The largest study of its type, “Interactive Gambling” commissioned by Gambling Research Australia has concluded that there is insufficient evidence that online gambling increases gambling problems.
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The largest study of its type, “Interactive Gambling” commissioned by Gambling Research Australia has concluded that there is insufficient evidence to link online gambling with an increase in problem gambling.

The study was the most comprehensive carried out in Australia, and its authors believe the most comprehensive ever, anywhere. Over 15,000 telephone interviews, 4,500 online surveys and 50 personal interviews with gamblers went into collecting the data which included responses from 31 gamblers who had sought help for gambling addiction.

The “Doomswitch” is Reality for Over a Third of Gamblers

The report is redolent with interesting and intriguing statistical information, and includes the results of a comprehensive literature review summarizing the results obtained by research from around the world.

A belief in the “doomswitch” is widely prevalent. 37.6% of respondents either agreed or strongly agreed with the statement “online gambling sites have an on/off switch that can turn the software in favor of the operator.”

25.5% of online poker players only played online, with the remainder also playing live poker in casinos. Online players reported an average loss in the last month of $2, whereas live players reported that they had won an average of $50.

Internet Gambling Does Not Increase Gambling Problems but it Might in the Future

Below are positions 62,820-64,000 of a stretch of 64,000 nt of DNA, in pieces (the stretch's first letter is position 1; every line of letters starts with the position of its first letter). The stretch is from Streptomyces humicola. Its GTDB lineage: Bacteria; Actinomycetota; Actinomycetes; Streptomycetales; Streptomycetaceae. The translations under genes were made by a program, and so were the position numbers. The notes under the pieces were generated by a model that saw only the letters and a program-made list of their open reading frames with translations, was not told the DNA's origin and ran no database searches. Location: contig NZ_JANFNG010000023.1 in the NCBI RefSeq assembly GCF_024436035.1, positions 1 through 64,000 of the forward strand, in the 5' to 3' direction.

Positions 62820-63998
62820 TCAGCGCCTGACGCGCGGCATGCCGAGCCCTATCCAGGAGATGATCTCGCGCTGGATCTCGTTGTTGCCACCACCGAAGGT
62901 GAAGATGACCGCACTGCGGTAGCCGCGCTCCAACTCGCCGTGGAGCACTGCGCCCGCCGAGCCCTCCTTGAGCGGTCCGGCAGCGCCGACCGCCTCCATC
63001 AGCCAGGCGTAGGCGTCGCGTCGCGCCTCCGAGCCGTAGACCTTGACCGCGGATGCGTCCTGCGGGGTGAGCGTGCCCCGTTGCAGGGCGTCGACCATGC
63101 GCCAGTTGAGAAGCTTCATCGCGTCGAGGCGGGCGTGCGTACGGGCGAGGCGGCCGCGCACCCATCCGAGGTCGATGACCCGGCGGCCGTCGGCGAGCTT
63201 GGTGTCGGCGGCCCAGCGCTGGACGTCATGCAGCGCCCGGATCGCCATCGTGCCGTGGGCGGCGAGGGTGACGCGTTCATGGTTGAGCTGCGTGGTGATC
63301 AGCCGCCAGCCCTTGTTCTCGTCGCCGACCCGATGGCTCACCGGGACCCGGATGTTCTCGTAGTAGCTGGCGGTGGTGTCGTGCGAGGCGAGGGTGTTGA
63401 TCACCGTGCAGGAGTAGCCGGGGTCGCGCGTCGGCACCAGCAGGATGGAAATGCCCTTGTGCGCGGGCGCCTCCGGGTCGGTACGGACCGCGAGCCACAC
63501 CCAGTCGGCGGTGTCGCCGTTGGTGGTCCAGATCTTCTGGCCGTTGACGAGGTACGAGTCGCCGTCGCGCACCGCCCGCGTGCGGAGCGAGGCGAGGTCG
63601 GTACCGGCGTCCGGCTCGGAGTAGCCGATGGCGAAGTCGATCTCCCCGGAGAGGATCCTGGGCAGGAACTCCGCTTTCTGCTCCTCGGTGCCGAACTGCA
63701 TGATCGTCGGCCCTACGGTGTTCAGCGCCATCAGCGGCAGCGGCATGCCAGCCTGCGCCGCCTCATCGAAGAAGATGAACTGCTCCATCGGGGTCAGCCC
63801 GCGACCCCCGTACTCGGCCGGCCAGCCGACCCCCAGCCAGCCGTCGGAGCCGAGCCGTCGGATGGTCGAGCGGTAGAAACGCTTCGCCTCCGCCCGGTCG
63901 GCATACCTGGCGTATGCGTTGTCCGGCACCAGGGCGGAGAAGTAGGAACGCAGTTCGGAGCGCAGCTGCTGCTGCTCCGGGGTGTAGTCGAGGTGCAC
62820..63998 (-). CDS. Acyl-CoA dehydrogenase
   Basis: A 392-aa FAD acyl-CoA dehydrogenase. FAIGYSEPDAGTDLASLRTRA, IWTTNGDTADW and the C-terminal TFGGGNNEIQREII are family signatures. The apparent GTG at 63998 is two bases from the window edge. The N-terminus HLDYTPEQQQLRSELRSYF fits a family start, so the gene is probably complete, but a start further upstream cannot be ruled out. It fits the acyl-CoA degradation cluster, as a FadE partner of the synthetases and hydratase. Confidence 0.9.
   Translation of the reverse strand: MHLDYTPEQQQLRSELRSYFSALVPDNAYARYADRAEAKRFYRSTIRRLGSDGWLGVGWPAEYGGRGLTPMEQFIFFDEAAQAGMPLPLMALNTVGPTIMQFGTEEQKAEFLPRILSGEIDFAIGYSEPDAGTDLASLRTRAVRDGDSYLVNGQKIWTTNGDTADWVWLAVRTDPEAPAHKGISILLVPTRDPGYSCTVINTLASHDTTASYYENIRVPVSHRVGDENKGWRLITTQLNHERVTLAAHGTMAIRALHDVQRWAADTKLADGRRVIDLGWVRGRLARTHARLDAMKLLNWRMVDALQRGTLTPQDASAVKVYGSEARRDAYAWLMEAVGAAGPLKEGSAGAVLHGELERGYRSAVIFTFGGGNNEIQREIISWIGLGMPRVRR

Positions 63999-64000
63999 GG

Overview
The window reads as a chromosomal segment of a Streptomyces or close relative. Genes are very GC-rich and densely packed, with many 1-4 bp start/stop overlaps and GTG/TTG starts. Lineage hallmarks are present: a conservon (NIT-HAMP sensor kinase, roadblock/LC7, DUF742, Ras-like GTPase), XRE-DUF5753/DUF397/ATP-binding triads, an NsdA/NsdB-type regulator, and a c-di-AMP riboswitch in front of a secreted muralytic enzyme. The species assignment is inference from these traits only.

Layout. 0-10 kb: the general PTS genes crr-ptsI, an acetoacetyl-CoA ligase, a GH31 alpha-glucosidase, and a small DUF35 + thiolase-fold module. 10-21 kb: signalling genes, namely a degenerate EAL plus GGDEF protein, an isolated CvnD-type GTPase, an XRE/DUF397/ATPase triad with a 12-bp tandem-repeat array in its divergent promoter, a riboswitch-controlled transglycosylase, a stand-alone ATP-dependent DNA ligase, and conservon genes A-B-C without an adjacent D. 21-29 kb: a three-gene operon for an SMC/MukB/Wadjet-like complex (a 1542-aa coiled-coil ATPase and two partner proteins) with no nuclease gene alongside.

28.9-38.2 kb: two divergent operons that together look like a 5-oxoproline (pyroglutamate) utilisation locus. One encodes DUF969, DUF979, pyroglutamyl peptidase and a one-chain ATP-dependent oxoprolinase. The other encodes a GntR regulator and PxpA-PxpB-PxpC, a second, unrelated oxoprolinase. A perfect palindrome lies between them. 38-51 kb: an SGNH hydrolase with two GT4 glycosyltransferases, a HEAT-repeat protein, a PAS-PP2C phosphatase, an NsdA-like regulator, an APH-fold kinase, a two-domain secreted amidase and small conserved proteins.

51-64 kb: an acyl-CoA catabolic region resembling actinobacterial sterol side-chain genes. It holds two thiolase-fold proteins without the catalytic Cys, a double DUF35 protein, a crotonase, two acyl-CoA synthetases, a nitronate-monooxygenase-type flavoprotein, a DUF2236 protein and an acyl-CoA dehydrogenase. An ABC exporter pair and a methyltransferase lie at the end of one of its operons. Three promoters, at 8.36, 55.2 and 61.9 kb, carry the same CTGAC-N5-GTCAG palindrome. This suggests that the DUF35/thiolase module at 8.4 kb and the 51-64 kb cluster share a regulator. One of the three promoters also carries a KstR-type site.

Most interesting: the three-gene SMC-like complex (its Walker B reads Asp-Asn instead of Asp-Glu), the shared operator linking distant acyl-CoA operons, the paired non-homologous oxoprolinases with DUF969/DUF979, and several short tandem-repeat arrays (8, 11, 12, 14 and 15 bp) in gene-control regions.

Although the report was guarded in its conclusions, the authors stated that “there is currently insufficient evidence to conclude that interactive gambling is causing higher levels of gambling problems.” The added caveat, “it is possible that related problems might increase over time with increased participation,” suggested that this may not be as reassuring as it appears.

One of the factors which the report used to reach this conclusion was that “for a substantial proportion of interactive gamblers experiencing difficulties, these problems are related to non‐interactive modes.” In other words the problem starts with a live gambling experience before the player starts to bet online.

The concern that internet gambling could increase problem gambling despite the study’s findings is identified as resulting from its “convenience and ease of access, ability to play in private, high speed continuous gambling, player incentives and advertising, and the immersive nature of the Internet.”

Poker Players at Lower Risk than Most

Poker is listed as being one of the forms of gambling which has the lowest risks for the development of pathological gambling problems—only two of the 31 problem gamblers interviewed were poker players.

A distinction was made between online and live poker. 9.8% of online poker players reported feeling like they had a problem with gambling “almost always” compared to 4.8% of non-internet poker players.

An audit of casino and poker sites serving the Australian market showed that less than half “presented a link to a responsible gambling page or to treatment services and only seven sites provided a link to a self‐assessment tool.”

Overall, the report makes a positive contribution to the current Australian debate on regulating online gambling. Last December, Prime Minister Tony Abbott promised to “implement stronger restrictions on online gambling.” This was widely interpreted to be a precursor to starting the process of regulating internet gambling which was recommended in a government report released last March.